Dr. Stapleton said that regulations vary from country to country, and sometimes from crop to crop. U.S. regulators look at the item to be modified and the potential modifier. If both the modified item and the modifier are well-known, any new crop is considered “substantially equivalent.” For example, carrots and tomatoes are both regulated and well-known, so a transgenic plant comprised of both carrots and tomatoes is allowed.
She also said a transgenic, or genetically-modified (GM) organism is created from any procedure involving the placement of genes from one species into another. Based on this definition breeding is not considered genetic engineering, only laboratory procedures. Any plant deemed transgenic is not considered organic. Surprisingly, there is a list of pesticides and herbicides that can be used on organic plants, but under heavy regulation.
Question 2: What are some the of the biggest challenges facing our proposed solution? Would it be viable economically and obtain regulatory approval? What are some regulations we would have to consider?
Dr. Stapleton said trying to pass a spray would be more difficult because it is considered an application and falls under a different set of regulations. This will entail a battery of tests (e.g. soil tests for environmental impact). We would have to work closely with the EPA and FDA with this type of solution because the environmental and public health risks are higher. In contrast, we would face fewer regulatory hurdles with the transgenic or genetically engineered option. The government has been working with transgenic plants for a long time, and with this experience comes leniency towards solutions in this category. If we do consider employing either solution, Dr. Stapleton recommended that we work with a large agricultural company, as they have the framework, experience, and equipment available to accelerate the approval process.
Question 3: What is the difference between cisgenic and transgenic?
Cisgenic plants have been created for thousands of years through selective breeding. Cisgenic refers to the breeding of two of the same species of plants, and is not referred to as genetic modification by regulatory bodies. Transgenic describes laboratory genetic modification between species of plants.
Question 4: What is the overall view of farmers and consumers on GMOs and transgenic plants? Are they mostly supportive, disapproving, or indifferent? Are there misconceptions? Does it matter to the larger public?
Farmers may be opposed to a spray solution because it could be toxic to their crops. A transgenic solution could be more likely to garner farmer support, especially using the carrot antifreeze protein (as opposed to the tick). Regarding consumers, they often only change their behavior when something has gone catastrophically wrong. In general, consumers don't seek out in-depth information about where their food comes from or what they are eating until a negative event draws their attention to it. People who have had food poisoning might be more likely to try our solution and weigh the options.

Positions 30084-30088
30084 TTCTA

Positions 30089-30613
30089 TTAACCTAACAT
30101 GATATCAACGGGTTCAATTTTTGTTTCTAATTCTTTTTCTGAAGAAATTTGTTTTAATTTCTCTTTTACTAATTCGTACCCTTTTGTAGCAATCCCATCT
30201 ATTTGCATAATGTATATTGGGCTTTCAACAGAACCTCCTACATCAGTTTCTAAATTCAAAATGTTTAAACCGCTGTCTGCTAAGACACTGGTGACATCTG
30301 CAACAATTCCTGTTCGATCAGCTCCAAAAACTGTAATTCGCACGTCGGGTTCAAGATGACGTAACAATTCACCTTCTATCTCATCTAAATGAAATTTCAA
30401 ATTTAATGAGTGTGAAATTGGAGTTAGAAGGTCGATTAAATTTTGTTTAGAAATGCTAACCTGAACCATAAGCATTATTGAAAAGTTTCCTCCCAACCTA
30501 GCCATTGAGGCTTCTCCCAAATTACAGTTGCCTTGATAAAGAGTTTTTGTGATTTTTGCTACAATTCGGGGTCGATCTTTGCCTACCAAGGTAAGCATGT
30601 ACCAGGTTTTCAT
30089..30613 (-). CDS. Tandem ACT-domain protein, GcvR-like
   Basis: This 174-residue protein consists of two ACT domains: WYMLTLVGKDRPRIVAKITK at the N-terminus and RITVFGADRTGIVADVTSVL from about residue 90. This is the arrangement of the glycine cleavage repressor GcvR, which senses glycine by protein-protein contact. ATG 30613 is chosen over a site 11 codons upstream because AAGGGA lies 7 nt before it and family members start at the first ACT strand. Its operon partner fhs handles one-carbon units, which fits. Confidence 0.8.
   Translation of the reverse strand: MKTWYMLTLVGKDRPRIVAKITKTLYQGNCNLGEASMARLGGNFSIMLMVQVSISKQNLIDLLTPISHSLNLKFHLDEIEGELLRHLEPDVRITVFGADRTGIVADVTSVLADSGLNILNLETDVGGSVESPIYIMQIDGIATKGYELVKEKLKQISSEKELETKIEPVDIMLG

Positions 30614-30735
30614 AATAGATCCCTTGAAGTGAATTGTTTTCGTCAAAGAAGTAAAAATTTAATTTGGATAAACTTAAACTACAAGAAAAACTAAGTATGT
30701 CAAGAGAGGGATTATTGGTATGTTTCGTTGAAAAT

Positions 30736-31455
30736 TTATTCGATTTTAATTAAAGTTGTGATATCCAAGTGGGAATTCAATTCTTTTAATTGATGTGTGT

Question 5: What is being done to control bacterial contamination of field crops? What are some of those proposed solutions? Is there any progress yet?
There are many challenges facing farmers with regard to foodborne illnesses. Some common sources of contamination include exposure to water runoff, wild animals, fertilizer, manure, applications, and handling by farmers. Once contamination is found however, it is difficult to determine where in the supply chain it occurred (i.e. field, point of harvest, during processing, packaging, transport, supermarket, at home or restaurant). Although it is difficult to prevent contamination, it is easier to prevent exposure, by having fewer people involved and limiting the transportation time of produce. She said that contamination will most often occur in the field.
Question 6: You mentioned to us that about 80% of all GM crops are modified to make them resistant to herbicides, and are likely transgenic from bacteria. What do you mean by this? Do you mean that bacteria are used to make these plants transgenic? Is this common practice?
Dr. Stapleton said she was referring to using genes from bacteria in transgenic plants. Bacterial genes have been used for a long time and are highly-regulated.
Interview 3: Dr. Susan Roberts, PhD, WPI Chemical Eng.
Michelle McKee, Graduate Student, WPI Biology/Biotech.
We spoke with Dr. Susan Roberts and Michelle McKee to gain insight into the field of transgenic plants and possible considerations for our gene gun. Both Dr. Roberts and Michelle have performed extensive research in transgenic plants. Michelle has also extensively used a particle bombarder (aka gene gun) in her laboratory.
Dr. Susan Roberts
Question 1: Which plant cell species do you typically work with when using a gene gun? You typically work with plant tissue cultures, correct? What is the reasoning for working with a plant tissue rather than an entire plant itself?
Dr. Roberts: We work with Taxus plant cell cultures that produce the anticancer agent Taxol. We aim to engineer the cell cultures for various objectives, including increased Taxol production. We use cell cultures because that is the system used commercially to synthesize Taxol.
Question 2: Most of our project work has been with bacteria and using bacterial promoters. What are some of the typical plant promoters that you use in this line of work? What are some of the requirements/conditions for these promoters? Which promoters would you recommend us using?
Dr. Roberts: There are a range of promoters that you can choose for use in plants. I have attached an article that we wrote a while ago regarding development of a particle bombardment method for transient gene expression in Taxus that describes some of the promoters that work in our system. Michelle McKee, a PhD student in my lab, has perfected the gene gun technique and I’m sure she has suggestions for you.